Wall Street Journal (09/17/14) Jon Hilsenrath
Following a two-day meeting, the U.S. Federal Reserve announced plans to end the bond-buying stimulus program after October and unveiled a new technical plan for how the central bank will raise short-term interest rates in 2015, after leaving the federal-funds rate near zero since December 2008. Some experts had thought the “considerable time” language in the central bank’s interest rate policies would be eliminated, but the Fed maintained the language, with officials stating that interest rates would remain low for a considerable time after the bond-buying program ends because the economy continues to face “significant underutilization of labor resources.”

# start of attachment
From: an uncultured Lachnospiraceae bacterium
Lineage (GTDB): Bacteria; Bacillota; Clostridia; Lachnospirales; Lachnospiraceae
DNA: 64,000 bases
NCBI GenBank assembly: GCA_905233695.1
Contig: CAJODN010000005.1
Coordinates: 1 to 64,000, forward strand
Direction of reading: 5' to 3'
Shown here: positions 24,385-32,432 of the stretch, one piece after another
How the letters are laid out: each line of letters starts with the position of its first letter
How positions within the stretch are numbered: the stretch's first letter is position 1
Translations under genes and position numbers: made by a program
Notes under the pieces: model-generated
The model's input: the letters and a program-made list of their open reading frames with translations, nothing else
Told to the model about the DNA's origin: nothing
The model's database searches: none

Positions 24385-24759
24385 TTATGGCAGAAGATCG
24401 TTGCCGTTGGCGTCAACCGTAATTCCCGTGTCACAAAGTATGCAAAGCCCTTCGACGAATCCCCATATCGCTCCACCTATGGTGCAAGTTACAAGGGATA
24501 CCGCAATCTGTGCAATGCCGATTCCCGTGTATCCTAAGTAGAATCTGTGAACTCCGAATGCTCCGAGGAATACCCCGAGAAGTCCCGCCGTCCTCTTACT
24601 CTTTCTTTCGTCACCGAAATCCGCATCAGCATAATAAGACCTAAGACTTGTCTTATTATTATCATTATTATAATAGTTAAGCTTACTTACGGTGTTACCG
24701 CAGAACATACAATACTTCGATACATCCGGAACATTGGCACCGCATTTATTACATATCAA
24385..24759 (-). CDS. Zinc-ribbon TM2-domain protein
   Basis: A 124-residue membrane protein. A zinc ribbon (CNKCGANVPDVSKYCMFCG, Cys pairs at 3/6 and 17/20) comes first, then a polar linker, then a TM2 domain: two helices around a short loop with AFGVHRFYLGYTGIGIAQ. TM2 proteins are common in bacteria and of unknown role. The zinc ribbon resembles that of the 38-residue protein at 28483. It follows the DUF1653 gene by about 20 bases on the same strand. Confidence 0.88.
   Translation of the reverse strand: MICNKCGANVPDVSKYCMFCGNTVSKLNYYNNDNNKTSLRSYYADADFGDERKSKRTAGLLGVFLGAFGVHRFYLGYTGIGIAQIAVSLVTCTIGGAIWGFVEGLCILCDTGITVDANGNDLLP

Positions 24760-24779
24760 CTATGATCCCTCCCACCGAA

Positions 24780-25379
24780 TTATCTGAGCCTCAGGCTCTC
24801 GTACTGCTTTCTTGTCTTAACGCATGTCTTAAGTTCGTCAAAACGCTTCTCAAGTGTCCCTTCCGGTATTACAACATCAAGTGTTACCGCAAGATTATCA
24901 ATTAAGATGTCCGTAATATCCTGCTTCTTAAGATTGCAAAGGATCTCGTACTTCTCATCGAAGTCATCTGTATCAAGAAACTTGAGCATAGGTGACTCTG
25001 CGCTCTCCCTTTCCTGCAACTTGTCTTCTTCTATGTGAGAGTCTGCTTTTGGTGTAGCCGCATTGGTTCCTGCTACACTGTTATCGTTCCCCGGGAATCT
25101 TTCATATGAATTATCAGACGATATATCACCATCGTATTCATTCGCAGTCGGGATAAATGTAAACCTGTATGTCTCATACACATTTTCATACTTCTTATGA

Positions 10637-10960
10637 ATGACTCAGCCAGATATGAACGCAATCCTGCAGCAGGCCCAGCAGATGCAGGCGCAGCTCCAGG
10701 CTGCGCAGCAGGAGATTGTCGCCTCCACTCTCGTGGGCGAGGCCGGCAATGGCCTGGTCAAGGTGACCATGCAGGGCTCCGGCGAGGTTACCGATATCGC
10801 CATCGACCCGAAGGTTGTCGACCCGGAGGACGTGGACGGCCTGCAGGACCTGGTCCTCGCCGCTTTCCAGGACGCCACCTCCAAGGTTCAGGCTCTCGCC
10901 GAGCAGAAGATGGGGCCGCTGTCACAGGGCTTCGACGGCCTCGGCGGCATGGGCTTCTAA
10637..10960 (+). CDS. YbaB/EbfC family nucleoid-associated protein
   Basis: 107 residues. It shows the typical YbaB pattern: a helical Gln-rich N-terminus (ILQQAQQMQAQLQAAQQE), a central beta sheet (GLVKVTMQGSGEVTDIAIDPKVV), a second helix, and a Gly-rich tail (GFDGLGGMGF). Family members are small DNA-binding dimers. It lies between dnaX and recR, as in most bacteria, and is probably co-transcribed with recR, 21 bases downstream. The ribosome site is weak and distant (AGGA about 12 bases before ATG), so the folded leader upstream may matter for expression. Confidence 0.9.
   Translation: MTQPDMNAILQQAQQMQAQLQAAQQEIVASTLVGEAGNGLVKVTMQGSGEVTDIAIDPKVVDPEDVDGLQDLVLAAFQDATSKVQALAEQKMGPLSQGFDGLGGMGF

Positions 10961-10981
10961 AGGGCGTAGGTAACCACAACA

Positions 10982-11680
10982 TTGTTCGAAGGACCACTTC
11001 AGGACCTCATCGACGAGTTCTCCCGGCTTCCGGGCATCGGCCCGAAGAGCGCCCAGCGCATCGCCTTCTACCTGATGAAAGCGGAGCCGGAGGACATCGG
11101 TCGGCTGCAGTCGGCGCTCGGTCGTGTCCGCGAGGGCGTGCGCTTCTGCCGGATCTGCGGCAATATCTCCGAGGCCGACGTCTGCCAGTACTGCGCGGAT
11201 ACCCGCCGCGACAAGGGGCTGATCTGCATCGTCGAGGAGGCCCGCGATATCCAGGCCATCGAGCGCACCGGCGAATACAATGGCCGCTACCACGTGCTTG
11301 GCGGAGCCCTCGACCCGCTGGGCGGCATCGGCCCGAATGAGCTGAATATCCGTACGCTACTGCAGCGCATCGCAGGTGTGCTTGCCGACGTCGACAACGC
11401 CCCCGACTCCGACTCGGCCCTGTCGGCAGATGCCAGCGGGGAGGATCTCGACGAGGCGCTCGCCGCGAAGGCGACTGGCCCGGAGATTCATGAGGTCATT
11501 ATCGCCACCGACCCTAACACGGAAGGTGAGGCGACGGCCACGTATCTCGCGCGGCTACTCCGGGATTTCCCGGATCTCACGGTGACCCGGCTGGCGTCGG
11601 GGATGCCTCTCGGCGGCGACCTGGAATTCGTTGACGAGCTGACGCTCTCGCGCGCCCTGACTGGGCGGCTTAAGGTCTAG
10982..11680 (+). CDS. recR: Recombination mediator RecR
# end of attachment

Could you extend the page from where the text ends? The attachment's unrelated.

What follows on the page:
The Fed’s updated projections, released quarterly, show policymakers expect the economy to expand at a pace consistently below 3% for the next three years. The central bank also said it would purchase $15 billion of mortgage and Treasury bonds in October and then stop its purchases, leaving the Fed holding a rather large portfolio that will shrink as the central bank raises interest rates. Officials affirmed their widely held view that rate increases will not happen until 2015.
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